A DRUNK burglar who was caught stealing champagne from a Lake District hotel told the staff who caught him he was an 'undercover millionaire.'

The bungled raid on the Old England Hotel & Spa at Bowness-on-Windermere was part of a spate of drink-fuelled offending during which 58-year-old Jeffrey Hayton repeatedly breached a criminal behaviour order, started a fire on a street and urinated in a police cell.

At Carlisle Crown Court, the defendant, of Copperfield Lane, Kendal, was sentenced for the five offences - burglary, arson, two breaches of his criminal behaviour order and criminal damage.

He admitted everything. Prosecutor Tim Evans outlined the facts.

Describing the burglary, he said the crime came to light on July 30 last year when two of the hotel’s night porters heard suspicious noises coming from the bar, which at the time was closed.

“They went to investigate,” said Mr Evans.

“They saw the defendant, drunk and dishevelled, walking out of the bar area with a bottle of rosé wine tucked under one arm and a bottle of Champagne under the other.”

The defendant was heard to mutter the words 'water, water' before he told the porters he was an 'undercover boss' sent to check on their behaviour.

Hayton even pretended to make a phone call about this on his mobile.

“The porters told him he was going nowhere,” said Mr Evans. It was at this point that Hayton began taking photos of the porters, he said.

Mr Evans said: “He claimed to be a millionaire and threw a £20 note at them.” He also shouted at the men, attempting to get a reaction of some sort, said Mr Evans. He finally claimed that his partner was staying at the hotel.News and Star:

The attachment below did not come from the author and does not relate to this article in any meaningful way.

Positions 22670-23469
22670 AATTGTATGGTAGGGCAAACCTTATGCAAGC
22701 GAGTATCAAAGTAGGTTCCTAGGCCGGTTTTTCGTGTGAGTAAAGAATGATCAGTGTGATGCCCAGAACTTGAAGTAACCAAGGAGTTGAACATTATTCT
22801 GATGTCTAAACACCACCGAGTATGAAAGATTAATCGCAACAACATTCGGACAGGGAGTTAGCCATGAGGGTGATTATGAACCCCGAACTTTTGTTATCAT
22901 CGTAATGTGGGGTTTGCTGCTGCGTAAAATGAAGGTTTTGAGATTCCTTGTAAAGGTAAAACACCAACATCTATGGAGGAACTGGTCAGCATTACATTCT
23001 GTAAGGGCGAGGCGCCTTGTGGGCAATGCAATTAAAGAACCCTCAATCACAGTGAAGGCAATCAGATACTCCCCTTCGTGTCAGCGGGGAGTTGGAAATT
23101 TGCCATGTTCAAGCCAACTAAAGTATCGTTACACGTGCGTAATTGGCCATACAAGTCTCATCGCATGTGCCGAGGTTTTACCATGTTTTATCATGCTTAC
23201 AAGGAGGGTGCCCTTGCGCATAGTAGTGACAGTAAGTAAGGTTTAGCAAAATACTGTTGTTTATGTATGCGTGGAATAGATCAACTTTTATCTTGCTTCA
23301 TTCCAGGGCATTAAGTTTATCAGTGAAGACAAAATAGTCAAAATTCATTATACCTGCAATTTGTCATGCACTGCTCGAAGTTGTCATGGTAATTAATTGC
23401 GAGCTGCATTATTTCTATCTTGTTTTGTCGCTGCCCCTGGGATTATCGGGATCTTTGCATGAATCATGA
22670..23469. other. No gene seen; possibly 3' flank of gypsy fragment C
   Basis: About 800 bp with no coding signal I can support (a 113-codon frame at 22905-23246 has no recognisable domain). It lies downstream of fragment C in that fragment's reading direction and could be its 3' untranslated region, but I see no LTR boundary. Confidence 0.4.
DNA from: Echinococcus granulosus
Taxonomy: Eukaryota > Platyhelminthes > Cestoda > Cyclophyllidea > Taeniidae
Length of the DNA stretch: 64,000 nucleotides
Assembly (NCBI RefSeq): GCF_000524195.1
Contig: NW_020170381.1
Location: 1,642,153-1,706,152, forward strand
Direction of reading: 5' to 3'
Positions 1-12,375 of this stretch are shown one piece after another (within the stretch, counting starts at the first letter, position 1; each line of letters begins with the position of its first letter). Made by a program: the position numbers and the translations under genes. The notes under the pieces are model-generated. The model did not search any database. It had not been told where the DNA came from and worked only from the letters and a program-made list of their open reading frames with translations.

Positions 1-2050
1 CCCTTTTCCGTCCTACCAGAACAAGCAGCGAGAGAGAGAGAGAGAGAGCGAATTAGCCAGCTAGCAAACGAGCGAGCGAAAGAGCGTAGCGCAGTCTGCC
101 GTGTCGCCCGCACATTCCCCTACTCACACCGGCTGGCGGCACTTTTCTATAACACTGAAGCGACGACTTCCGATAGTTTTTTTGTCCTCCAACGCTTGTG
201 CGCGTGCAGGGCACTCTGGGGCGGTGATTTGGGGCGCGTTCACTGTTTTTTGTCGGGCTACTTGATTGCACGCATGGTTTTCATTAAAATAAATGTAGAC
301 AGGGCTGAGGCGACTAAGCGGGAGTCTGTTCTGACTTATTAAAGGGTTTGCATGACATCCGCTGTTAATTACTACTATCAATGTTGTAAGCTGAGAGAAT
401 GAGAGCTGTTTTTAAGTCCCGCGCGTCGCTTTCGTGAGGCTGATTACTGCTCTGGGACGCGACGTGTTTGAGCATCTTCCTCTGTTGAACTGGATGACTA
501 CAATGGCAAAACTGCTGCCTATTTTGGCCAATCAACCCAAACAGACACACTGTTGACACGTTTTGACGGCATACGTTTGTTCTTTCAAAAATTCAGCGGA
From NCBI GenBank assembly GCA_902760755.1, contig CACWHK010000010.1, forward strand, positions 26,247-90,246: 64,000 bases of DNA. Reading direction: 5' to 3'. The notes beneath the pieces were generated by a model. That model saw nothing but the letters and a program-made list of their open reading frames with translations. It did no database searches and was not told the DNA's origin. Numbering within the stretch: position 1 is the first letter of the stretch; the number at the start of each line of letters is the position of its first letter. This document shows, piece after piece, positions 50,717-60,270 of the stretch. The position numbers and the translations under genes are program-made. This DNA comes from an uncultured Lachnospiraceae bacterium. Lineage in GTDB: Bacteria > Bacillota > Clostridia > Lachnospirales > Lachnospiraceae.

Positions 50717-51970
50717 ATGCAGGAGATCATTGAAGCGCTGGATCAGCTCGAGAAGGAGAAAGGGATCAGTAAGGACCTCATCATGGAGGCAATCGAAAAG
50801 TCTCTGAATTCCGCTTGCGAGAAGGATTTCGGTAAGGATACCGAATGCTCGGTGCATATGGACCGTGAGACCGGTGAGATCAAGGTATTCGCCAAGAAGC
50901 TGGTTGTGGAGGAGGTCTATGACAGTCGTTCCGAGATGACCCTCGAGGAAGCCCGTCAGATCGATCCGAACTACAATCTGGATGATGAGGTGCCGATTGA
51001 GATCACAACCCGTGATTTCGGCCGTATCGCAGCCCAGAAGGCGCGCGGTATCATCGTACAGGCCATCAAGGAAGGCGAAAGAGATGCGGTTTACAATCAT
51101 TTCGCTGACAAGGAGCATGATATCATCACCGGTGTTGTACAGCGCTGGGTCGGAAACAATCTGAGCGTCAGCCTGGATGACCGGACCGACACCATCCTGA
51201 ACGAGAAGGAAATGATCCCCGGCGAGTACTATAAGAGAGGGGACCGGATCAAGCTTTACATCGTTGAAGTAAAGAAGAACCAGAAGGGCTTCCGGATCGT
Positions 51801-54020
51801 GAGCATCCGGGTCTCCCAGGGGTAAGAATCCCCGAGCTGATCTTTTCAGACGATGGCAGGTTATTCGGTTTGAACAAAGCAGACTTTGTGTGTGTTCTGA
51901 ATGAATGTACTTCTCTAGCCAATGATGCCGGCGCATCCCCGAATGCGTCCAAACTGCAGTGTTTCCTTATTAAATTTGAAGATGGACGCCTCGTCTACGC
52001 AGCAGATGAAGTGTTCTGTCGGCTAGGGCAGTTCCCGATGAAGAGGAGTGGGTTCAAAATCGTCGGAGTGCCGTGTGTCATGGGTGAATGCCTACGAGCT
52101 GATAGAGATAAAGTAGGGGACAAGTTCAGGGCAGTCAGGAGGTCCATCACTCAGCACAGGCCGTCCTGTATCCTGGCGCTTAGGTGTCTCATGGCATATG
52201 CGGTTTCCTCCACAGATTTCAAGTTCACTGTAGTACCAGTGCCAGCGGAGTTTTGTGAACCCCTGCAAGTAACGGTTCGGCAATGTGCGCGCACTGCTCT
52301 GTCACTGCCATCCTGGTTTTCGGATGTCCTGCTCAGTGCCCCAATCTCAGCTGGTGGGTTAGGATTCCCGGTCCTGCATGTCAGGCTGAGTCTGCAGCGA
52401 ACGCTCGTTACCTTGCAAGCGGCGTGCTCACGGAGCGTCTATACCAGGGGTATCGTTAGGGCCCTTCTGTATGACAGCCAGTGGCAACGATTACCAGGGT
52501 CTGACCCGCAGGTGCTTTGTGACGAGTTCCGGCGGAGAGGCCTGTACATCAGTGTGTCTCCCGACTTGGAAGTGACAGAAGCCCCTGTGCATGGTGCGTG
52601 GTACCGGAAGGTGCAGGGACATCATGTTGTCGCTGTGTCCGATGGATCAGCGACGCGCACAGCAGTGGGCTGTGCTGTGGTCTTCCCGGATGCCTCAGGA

The second set of offences happened on November 13 last year.

Hayton was seen buying a drink at the Masons Arms in Kendal and then taking it into the street – behaviour that was in breach of his criminal behaviour order.

On October 14, shortly before 2am, witnesses saw the defendant setting fire to a sombrero hat on scaffolding which had been erected for a live music event in Finkle Street in Kendal.

At one point, a witness saw Hayton pour a liquid on the flames, causing them to flare, the court heard.

The final set of offences came on December 15 when Hayton went into Kendal’s Duke of Cumberland pub, prompting the manager there to call the police as the defendant was barred under his criminal behaviour order.

After being asked to leave he began shouting aggressively at a customer who was trying to help, a judge was told.

He also attacked that customer but the victim made no formal complaint, said prosecutors.

At the police station, Hayton – still drunk – twice urinated against his cell door, flooding both the cell and the hallway outside, said Mr Evans.

The barrister said that the defendant is such a notorious nuisance in Kendal that he is known locally as 'Mad Jeff'. The defendant’s criminal record includes more than 100 previous offences, many of them drink related.

They included previous arson offences.

Claire Larton, defending, said the root cause of the defendant's offending was his addiction to alcohol which in turn was triggered by long-standing mental health issues.

The barrister said: "Having spent his early 20s in stable employment and a marriage, and without any involvement in the court system, after the breakdown of his marriage and loss of his employment, there was a significant decline in his mental health and alcohol addiction.”

For 35 years, said the barrister, Hayton’s life was blighted by that addiction.

The defendant had said: “Alcohol is my problem: if I don’t drink, I don’t get into trouble. I definitely want help; I want to do something about it.”

Judge Nicholas Barker told Hayton: “You are a well-known nuisance, particularly to those whose business is to supply alcohol.”

The real concern, said the judge, was that the defendant had previously used fire to cause damage, twice receiving sentences that included mental health treatment.

Referring to Hayton’s behaviour in the police cell, the judge said it had been “disgusting” and “intolerable.” He jailed the defendant for a total of 12 months.

As the judge announced the sentence, Hayton interrupted him, saying: "Thank you. I've heard enough. Just lock me up."